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Hospital preparedness in community measles outbreaks-challenges and recommendations for low-resource settings.

Shakoor S, Mir F, Zaidi AK, Zafar A - Emerg Health Threats J (2015)

Bottom Line: We have reviewed various strategies involved in containment of measles in healthcare facilities during community outbreaks.Ventilation methods need innovative customization for resource-poor settings followed by validation and post-implementation analysis for impact.Mandatory vaccination of all HCWs with two doses of measles-containing vaccine, appropriate post-exposure prophylaxis of immunocompromised inpatients, and stringent admission criteria for measles cases can contribute toward reduction of nosocomial and secondary transmission within facilities.

View Article: PubMed Central - PubMed

Affiliation: Pathology and Laboratory Medicine, Aga Khan University, Karachi, Pakistan.

ABSTRACT
We have reviewed various strategies involved in containment of measles in healthcare facilities during community outbreaks. The strategies that are more applicable to resource-poor settings, such as natural ventilation, mechanical ventilation with heating and air-conditioning systems allowing unidirectional air-flow, and protection of un-infected patients and healthcare workers (HCWs), have been examined. Ventilation methods need innovative customization for resource-poor settings followed by validation and post-implementation analysis for impact. Mandatory vaccination of all HCWs with two doses of measles-containing vaccine, appropriate post-exposure prophylaxis of immunocompromised inpatients, and stringent admission criteria for measles cases can contribute toward reduction of nosocomial and secondary transmission within facilities.

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Related in: MedlinePlus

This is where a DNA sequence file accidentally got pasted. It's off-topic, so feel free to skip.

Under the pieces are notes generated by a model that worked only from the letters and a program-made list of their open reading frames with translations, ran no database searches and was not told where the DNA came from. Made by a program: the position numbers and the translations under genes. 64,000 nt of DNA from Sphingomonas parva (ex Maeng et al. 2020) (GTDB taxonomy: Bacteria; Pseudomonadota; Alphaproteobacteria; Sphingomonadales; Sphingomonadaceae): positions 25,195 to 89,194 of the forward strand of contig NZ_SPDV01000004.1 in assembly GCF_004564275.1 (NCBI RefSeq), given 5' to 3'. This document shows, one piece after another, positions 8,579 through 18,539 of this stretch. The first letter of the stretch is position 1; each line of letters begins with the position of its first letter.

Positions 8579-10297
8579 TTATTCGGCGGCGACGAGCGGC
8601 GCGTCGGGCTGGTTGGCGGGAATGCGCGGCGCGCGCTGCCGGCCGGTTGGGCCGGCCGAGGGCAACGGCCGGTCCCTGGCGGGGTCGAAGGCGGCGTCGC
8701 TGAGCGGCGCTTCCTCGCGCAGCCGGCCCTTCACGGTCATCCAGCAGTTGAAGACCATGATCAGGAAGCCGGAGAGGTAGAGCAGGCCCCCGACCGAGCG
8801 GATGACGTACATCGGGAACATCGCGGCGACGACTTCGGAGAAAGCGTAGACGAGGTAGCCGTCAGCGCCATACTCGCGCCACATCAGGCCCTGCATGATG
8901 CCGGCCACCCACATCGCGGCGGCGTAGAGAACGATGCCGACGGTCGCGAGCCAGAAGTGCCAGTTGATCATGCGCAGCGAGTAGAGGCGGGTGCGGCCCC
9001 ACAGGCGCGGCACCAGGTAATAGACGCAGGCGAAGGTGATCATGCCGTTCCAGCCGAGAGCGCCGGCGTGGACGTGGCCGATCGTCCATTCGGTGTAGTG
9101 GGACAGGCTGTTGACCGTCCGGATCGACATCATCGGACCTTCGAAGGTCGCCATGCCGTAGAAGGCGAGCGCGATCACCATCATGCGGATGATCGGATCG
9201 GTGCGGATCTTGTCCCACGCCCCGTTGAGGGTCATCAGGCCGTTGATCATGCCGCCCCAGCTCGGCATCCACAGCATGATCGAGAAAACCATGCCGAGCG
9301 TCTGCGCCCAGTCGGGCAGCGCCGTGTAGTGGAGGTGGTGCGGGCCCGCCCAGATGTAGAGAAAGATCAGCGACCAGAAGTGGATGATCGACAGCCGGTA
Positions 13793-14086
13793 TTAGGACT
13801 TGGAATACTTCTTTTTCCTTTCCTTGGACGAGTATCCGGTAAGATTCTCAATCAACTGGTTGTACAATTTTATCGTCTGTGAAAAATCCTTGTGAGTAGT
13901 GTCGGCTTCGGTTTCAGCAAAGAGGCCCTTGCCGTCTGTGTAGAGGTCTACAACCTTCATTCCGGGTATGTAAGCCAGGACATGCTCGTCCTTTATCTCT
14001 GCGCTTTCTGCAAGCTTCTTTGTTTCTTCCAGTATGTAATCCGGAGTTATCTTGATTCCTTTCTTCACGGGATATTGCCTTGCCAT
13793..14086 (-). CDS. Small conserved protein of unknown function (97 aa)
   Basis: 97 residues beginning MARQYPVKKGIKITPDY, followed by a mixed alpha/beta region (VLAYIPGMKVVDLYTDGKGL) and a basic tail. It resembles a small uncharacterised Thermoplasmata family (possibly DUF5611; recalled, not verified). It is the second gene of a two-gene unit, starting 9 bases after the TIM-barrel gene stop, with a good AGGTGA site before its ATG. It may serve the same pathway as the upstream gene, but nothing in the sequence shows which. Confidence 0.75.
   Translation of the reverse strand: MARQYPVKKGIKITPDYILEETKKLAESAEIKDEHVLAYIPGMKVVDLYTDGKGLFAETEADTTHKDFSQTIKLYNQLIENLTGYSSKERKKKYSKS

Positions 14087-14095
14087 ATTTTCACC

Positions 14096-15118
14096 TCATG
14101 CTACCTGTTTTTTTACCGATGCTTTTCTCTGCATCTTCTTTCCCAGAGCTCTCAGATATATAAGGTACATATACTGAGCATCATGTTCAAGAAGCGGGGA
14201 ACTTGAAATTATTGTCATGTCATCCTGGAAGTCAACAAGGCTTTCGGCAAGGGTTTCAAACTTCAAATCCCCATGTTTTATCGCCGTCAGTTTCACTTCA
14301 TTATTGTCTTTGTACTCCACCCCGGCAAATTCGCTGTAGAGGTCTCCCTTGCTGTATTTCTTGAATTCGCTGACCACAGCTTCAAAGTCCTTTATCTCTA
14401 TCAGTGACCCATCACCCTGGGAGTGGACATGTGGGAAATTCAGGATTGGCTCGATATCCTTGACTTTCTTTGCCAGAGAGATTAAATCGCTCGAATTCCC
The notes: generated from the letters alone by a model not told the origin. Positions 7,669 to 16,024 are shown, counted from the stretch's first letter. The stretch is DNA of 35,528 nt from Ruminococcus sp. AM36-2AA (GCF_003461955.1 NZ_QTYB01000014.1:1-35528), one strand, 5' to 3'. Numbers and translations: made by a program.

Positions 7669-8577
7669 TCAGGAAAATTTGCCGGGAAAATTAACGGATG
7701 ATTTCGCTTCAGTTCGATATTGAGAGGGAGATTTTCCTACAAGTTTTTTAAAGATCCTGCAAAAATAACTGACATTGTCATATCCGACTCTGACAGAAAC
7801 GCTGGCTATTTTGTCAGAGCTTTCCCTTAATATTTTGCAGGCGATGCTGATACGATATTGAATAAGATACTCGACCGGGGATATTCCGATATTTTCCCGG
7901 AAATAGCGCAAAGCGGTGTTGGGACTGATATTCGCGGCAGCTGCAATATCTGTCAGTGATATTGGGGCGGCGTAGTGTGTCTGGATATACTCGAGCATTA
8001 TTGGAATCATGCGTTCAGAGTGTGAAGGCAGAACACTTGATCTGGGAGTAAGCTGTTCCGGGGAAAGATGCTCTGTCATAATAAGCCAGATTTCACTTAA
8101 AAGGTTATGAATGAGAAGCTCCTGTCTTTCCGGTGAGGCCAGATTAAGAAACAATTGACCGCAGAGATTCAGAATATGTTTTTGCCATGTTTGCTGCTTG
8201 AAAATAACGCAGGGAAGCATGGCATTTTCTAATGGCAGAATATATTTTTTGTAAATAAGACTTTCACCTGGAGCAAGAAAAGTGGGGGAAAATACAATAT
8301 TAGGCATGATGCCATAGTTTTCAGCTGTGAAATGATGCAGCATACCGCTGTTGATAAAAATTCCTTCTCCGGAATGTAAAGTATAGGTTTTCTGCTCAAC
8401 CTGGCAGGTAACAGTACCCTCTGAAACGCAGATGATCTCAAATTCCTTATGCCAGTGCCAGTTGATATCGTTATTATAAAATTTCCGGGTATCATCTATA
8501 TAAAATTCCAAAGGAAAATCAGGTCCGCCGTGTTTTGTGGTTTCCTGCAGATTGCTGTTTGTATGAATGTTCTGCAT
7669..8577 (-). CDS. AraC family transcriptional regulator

An example of a retractable hood over a patient to contain infectious exhaust particles from the patient. Such measures have not been applied practically, however, they hold potential for future use as an airborne or droplet infection control measure.
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Figure 0006: An example of a retractable hood over a patient to contain infectious exhaust particles from the patient. Such measures have not been applied practically, however, they hold potential for future use as an airborne or droplet infection control measure.

Mentions: An innovative alternative is personalized ventilation (PV) to reduce spread of measles to other hospital inpatients. PV involves restricting the ventilation system to one patient and employs high-speed air jets through an air-supply pillow or a retractable hood design (47). Figure 6 shows the retractable hood design. PV has however, not been shown to be practically effective in larger studies, and hood designs may not be acceptable to many pediatric patients and parents since they restrict activity and may compromise patient preferences. Moreover, the pillow design is also limited in that it requires the patient to be bed-bound. Although not feasible for integration into hospitals at this time, it is hoped that PV methods will improve in future and will be a welcome introduction in many EDs. Another important use for such systems may be when transporting patients with measles from one hospital area to another. A retractable hood attached to a mobile bed is ideal for such situations.